Is fat loss a bad goal for moms?

It might be. Let me explain why.

The bulk of my client base are moms. And, we talk about fat loss approximately 0% of the time.

BUT WAIT! Doesn’t every mom want to lose weight?

Nooooo! People are often confused when I tell them I work in fitness with moms and the focus is NOT on fat loss coaching.

It’s been a conscious choice and I’ve directed the conversation of my work away from it. To be honest, talking about fat loss is boring for me. Especially at this stage in my life. So, I just don’t talk about it.

It’s really that simple now.

There are a lot of other things to talk about when you’re working with pregnancy and moms. ALOT.

I don’t think fat loss is a bad goal for all moms.

But, I certainly don’t believe fat loss is a good goal for all moms. (By a “good goal”, I mean it will truly enhance someone’s health AND their life by having the main focus be on losing body mass.)

Please, never assume that fat loss is the goal of every person who has had a baby (trainers – I’m looking at you!).

3 Scenarios Where Fat Loss Is A BAD Goal

1). Fat loss is a bad goal for women who do not feel super comfortable in their body.

But, isn’t the point of fat loss to make people feel more comfortable in their body? NO! It’s not.

The point of fat loss is to make one’s body smaller.

That can be fine and, at times, helpful for one’s health. But, do not rely on fat loss to make someone love their body, though. It’s not a cure all.

One of the Expert Guest Lecturers in the Postnatal Fitness Specialist Academy is a Body Image queen. Her name is, Jenna Free.

When I interviewed her for the course, it struck me when she said this:

“If you think you want to lose weight for any other reason than to be smaller, do something different to achieve that goal.”

That is to say, what is the WHY behind the fat loss goal?

To feel more comfortable in your jeans? To feel more confident at the gym? To not have anxiety over wearing a bathing suit at the pool with your kids?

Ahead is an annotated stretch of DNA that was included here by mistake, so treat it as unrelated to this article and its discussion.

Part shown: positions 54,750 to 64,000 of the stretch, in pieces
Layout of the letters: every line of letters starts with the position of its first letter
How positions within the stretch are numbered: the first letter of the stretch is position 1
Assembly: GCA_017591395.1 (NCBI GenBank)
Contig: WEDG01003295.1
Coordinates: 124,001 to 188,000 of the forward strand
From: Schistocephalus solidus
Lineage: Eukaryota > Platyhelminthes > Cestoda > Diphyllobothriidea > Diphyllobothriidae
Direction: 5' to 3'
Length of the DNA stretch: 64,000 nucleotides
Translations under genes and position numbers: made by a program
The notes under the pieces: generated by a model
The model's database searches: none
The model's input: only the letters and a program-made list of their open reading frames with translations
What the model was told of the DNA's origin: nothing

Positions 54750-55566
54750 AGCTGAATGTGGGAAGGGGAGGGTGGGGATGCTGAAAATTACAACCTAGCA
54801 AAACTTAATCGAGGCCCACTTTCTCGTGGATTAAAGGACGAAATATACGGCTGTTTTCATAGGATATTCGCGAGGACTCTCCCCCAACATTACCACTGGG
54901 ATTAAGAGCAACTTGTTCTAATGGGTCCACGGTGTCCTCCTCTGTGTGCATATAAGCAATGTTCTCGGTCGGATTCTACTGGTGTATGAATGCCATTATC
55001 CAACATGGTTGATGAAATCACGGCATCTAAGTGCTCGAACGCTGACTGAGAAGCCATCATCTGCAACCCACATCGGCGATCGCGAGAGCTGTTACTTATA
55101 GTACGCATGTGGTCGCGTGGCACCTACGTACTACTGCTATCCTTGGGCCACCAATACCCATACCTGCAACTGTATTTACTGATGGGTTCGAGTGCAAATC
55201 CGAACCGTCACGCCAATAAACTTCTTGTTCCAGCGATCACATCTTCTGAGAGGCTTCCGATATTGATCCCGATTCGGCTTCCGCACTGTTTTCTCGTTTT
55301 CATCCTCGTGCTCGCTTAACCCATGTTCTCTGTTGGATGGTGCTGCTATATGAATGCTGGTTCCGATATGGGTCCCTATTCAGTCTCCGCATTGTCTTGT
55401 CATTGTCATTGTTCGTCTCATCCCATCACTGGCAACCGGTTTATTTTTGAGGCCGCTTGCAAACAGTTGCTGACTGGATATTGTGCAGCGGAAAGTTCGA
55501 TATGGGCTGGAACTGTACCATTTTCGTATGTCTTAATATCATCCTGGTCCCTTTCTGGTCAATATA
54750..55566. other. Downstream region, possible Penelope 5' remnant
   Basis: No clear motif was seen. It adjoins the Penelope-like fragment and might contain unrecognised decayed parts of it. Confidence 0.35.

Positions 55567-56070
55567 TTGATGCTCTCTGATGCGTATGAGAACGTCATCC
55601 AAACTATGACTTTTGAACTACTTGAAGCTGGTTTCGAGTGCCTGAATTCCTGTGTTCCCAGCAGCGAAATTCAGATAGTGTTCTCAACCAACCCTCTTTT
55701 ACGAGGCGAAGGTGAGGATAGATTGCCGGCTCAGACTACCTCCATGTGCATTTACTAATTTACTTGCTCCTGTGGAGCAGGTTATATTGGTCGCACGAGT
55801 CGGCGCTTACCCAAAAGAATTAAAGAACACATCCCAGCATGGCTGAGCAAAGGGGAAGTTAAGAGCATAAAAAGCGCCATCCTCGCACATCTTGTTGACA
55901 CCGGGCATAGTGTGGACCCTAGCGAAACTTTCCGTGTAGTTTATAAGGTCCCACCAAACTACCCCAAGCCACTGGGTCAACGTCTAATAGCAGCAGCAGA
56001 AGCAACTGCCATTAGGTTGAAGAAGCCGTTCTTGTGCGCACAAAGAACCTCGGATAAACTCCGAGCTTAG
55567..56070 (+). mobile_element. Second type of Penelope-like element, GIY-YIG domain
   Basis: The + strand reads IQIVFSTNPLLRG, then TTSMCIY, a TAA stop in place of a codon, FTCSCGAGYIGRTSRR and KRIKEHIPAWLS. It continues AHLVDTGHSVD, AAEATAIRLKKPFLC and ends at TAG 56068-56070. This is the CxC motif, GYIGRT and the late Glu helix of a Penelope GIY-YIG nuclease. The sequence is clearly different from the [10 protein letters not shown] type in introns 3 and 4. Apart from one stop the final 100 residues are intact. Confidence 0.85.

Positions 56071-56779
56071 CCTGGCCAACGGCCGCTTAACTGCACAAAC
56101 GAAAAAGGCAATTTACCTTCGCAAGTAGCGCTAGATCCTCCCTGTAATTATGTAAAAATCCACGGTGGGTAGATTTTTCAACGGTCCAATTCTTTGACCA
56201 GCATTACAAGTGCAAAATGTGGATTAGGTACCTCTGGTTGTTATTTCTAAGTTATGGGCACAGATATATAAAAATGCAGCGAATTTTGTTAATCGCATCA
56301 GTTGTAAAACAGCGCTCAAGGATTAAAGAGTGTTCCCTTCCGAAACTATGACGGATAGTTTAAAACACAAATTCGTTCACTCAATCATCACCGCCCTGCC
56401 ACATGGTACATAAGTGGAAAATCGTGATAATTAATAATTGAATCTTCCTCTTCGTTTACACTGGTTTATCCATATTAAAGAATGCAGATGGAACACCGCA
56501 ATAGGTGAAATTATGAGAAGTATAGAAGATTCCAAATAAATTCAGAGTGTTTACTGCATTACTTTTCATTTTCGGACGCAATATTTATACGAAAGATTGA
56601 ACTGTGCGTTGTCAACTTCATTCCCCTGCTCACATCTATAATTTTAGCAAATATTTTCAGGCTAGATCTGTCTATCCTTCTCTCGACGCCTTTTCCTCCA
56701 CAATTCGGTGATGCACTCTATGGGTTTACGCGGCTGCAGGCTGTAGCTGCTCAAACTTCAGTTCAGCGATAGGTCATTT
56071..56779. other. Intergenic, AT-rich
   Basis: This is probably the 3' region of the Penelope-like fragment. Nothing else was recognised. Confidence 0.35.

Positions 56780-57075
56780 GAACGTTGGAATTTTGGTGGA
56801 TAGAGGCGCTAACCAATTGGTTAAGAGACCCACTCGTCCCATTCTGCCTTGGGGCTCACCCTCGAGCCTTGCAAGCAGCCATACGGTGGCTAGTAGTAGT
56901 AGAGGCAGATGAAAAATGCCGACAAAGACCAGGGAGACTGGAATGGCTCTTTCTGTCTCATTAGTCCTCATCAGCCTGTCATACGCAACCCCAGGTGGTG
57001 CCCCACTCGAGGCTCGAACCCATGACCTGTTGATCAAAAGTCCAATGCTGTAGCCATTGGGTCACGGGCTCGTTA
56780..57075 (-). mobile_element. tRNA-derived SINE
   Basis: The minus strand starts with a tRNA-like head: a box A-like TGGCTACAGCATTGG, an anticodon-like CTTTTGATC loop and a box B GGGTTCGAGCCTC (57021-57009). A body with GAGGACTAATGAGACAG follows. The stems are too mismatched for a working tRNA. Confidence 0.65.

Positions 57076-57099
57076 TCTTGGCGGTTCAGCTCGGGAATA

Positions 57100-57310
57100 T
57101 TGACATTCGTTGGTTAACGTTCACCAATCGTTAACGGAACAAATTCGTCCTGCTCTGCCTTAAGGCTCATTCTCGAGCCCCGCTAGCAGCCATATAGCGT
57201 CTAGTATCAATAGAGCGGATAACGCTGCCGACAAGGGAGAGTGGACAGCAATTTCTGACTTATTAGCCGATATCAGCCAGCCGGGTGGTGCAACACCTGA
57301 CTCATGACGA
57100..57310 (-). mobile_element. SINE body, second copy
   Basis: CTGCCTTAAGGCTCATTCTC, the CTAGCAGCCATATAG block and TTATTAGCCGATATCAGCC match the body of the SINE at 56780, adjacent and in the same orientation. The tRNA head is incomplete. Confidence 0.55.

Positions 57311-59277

Focus on something else. Perhaps your focus becomes 3 days of strength training workouts per week because you freakin’ love how strong and powerful you feel during and after a session.

Will that action lead to fat loss? It very well could. But, the focal point of exercise doesn’t have to be making your body smaller.

GROW. Gain. 

2). Fat loss is a bad goal for women who are not extremely confident with eating mindfully and intuitively.

How many early postpartum women can confidently say they are eating mindfully and intuitively 100% of the time? Very few.

Postpartum can throw you for a loop in this regard. Eating can get weird on months of broken sleep, your life flipped upside down, nursing around the clock, and a small person requiring so much of your energy.

To throw a fat loss goal in the mix? Please don’t.

I’ve rarely seen this end well in the long run for physical, mental, and emotional health.

I’d encourage you to simply eat what you need to feel better, to keep your energy as steady as possible.

The main focus with my clients is to make eating easier. How can getting solid, nutrient dense meals into your body consistently be simpler?

Live here for the time being until that feels really, really manageable. That might be when your kid is 5 years old. It’s fine.

I don’t like to bring the attention onto restricting calories (even if just a small amount) or being hyper aware of food in women who are not feeling really confident in EATING for life.

3). Fat loss is a bad goal for women who often (or always) come last on the list in their life.

There is SO much else to tackle when working with moms. This is a big one.

Moms can take on a lot of guilt.

The other day I was walking with my daughter in the stroller and considered cutting our (20 MINUTE!) walk short because she had already been in the car seat and stroller that day to go get groceries.

She was fine. Not fussing. Hanging out. Yet, I was going to sacrifice my health for her.

Of course, this is going to happen when you have small children, but it’s necessary to give yourself what you need to feel good, too. You deserve that, unequivocally.

You might find yourself in this place one day where everybody’s stuff has become more important than your stuff.

A fat loss goal is unlikely to feel good here.

It’s unlikely to feel good when it’s tricky enough to get to the gym 2 days a week, or to take a 30-minute walk on most days, or to eat one meal sitting down per day.

So many more, strongly needed, places to put the mental energy than shrinking one’s body when you’re a mom with the demands of small kids.

I’m not trying to lose fat.

I’m not trying to lose weight, either.

I have a lot of things to do in my life and fat loss is not even in the realm of things I care about.

There have been a lot of days over the last year when I’ve not been able to choose how much sleep I get at night. Being somewhat restrictive in calorie consumption or ramping up my exercise intensity sounds absolutely miserable, at this stage in my life.

There are so many other things to talk about, fat loss doesn’t fit into the conversation I have with moms.

Let’s get interested in other stuff.

Jess

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